Michelle Obama’s book blitz is becoming something more
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The House of Jordan turned into the House of Michelle Obama on Tuesday night, where she launched the tour for her memoir, “Becoming,” the central component of a powerful marketing machine fueled by the brand she has been cultivating for years.
The United Center was filled with a heavily female crowd, all jazzed up to hang out awhile — and be inspired by — two of most iconic women in the world, former first lady Obama and Oprah Winfrey.
They share in common Chicago as the place putting them on the path to where they are today.
Not that Obama, a South Sider — more specifically from 7436 S. Euclid Ave. in South Shore — has to prove her Chicago-ness to anyone, but she underscored it when she told Winfrey at the start of their “conversation,” that, “We still call it the Sears Tower.”
The Obama book is already a blockbuster. What team Obama came to know — they research everything — is that they could leverage the book to do more. The bet — already won — was that if she put together something of a “show,” she could sell out arenas and command a robust price for tickets.
Obama is filling big arenas like the United Center — home to Michael Jordan’s Bulls and concerts — 14 events in 12 cities, with the show essentially is a conversation with her a close friend. Since the original announcement, London and now Paris have been added to Obama’s book blitz.
At the Chicago kickoff, Winfrey re-created in a sense the show that made her famous — a simple set with two big upholstered chairs and two people telling their stories.
President Donald Trump came up, of course, at first when Winfrey asked Obama about their last day at the White House where Barack and Michelle Obama would be replaced by “other people.”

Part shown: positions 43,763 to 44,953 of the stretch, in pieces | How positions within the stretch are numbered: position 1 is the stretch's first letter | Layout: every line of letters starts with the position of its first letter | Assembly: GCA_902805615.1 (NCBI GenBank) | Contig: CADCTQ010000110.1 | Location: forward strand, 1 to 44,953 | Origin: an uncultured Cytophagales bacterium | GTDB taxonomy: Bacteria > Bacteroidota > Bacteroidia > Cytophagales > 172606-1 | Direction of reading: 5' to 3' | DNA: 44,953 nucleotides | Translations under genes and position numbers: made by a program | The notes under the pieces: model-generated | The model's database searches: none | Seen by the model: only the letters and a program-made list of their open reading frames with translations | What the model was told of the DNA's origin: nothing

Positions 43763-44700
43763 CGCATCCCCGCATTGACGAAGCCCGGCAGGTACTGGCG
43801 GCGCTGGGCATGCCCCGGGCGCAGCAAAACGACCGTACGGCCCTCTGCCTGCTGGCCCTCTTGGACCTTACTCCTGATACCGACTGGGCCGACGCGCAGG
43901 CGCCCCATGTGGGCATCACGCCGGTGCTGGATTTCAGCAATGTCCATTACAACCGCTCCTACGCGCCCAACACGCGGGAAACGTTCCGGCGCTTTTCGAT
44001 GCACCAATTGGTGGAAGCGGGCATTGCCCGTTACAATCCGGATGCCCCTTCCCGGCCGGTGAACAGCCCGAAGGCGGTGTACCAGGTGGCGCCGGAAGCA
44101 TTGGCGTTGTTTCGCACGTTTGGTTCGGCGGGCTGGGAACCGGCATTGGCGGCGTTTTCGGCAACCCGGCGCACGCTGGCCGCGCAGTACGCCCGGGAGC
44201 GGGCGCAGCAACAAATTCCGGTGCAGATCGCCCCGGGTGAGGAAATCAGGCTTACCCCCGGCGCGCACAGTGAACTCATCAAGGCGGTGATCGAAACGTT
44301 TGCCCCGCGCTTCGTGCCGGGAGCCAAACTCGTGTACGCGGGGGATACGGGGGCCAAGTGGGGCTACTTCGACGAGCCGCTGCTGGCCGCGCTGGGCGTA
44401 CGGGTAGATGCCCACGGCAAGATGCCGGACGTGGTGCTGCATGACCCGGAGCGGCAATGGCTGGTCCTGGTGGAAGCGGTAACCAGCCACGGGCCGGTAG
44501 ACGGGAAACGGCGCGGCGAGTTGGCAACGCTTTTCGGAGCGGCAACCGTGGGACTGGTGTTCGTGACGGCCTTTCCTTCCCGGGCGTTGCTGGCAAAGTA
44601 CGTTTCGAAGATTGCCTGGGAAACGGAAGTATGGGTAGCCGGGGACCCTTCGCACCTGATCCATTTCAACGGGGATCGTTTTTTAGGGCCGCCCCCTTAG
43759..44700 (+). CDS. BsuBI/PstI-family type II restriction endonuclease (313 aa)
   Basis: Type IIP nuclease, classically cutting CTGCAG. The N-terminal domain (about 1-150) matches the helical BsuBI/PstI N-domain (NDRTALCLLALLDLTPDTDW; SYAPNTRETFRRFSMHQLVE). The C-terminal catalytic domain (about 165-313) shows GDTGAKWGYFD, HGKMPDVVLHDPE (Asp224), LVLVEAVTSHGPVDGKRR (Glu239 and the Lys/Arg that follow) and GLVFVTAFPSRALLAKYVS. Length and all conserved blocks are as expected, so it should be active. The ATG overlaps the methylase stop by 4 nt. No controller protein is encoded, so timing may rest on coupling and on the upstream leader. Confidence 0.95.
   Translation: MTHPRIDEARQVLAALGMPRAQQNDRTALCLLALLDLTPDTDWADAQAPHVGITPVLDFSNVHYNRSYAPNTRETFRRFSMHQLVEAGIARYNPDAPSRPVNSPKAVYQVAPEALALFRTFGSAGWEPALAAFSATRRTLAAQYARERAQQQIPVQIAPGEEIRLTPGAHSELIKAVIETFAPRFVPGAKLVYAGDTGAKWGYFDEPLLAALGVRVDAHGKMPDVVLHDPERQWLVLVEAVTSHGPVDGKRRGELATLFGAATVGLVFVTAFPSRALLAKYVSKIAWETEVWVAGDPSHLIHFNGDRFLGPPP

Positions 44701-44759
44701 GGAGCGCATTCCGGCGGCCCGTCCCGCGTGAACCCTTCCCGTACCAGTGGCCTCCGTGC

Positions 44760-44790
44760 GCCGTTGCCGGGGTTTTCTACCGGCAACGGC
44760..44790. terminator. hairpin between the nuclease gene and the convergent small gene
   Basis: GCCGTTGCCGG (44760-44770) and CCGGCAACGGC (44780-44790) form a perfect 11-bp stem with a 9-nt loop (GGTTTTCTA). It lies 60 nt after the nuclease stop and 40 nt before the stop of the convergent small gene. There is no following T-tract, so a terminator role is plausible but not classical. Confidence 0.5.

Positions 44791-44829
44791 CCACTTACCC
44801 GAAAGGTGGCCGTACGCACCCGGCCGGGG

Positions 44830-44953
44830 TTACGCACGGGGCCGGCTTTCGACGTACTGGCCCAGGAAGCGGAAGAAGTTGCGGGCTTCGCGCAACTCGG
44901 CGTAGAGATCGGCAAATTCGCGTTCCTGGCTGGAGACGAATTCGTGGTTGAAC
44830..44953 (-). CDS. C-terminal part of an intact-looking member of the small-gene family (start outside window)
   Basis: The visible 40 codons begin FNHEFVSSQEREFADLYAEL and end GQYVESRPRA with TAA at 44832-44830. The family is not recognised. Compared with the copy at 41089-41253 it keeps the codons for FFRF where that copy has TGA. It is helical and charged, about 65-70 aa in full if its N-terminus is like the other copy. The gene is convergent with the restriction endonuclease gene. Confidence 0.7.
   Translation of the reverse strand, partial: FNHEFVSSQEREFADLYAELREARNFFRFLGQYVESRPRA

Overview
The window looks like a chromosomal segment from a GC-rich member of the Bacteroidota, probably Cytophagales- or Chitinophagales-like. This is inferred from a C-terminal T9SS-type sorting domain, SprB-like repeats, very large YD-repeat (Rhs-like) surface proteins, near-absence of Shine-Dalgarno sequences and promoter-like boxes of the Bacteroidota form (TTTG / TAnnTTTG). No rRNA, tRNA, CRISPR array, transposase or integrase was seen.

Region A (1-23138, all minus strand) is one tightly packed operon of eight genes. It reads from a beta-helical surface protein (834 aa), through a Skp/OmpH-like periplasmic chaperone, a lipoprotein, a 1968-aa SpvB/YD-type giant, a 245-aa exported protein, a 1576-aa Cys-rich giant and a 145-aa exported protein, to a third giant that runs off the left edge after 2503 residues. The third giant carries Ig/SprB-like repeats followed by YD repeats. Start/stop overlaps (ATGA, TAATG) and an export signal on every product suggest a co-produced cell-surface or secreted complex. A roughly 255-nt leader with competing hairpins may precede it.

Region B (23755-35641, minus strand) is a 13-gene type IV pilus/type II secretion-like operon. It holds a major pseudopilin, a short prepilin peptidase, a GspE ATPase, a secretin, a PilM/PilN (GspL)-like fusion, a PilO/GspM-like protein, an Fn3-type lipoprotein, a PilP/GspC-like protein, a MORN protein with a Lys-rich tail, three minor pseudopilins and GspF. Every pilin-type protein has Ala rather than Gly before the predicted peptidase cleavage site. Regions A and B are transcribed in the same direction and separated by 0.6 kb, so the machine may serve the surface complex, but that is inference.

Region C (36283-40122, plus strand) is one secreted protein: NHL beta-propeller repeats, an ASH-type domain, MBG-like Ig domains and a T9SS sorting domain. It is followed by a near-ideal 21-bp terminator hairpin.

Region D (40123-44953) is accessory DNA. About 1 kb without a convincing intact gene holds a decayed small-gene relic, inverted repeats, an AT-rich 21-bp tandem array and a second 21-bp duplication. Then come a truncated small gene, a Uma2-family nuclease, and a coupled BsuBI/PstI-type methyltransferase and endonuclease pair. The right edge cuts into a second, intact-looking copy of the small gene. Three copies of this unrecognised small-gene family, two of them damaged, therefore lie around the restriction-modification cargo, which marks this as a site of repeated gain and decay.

The crowd roared at the non-mention of Trump’s name.
Obama told a story not in her 426-page book where she talks about the expectations of being the first black family in the White House.
After Trump was inaugurated, and they were in their government plane leaving Washington — the aircraft is only called Air Force One when the president is in it — she broke down and sobbed for some 30 minutes.
It was the end of “eight years trying to do everything perfectly … What we did was so hard.”
Winfrey and Obama did their girlfriend chat a little bit more than 10 years after Barack Obama won his first presidential election, and exactly a week since the midterm elections. Democrats — and by extension, the Obamas — were vindicated to some degree by the surge in Democratic votes and victories.
But Michelle Obama never stumped for midterm Democratic candidates. She did not want to get in the political fray so close to the global launch of her book and tour.
She did not want to jeopardize the brand she has nourished since her first days in the White House — and now she is using it to sell books, her “show” and merchandise.
At the United Center, an entire line of Obama branded merchandise was for sale, all at robust prices:
*$65 for the “Becoming” hoodie.
*$50 for a long-sleeve “Becoming” T-shirt that said “Me, Us, More.”
$35 for any of these: A “Becoming” cap; a “When they go low, we go high” T-shirt, quoting one of her most famous lines and
“Find your Flame and Keep it Lit” candles.
*$30 for a “Becoming” tote bag.
*$15 for a keychain.
*$20 for the “find your voice” mug; “Becoming” onesies and a pin set.
*$10 for “Becoming” pencils and bookmark.
Michelle Obama wants her book to be a sort of a self-help guide.
In the video before the “conversation” with Winfrey — which included the rarely heard from daughters Malia and Sasha talking about their mom — Obama talks about where her journey has taken her to date. “I am Becoming me.”
Obama’s parting thought got the point made without getting controversial about divisive Trump.
Said the former first lady, “We are fighting over stuff and dividing … over stuff that doesn’t matter.” What needs to be done is to “Give each other the fricking benefit of the doubt.”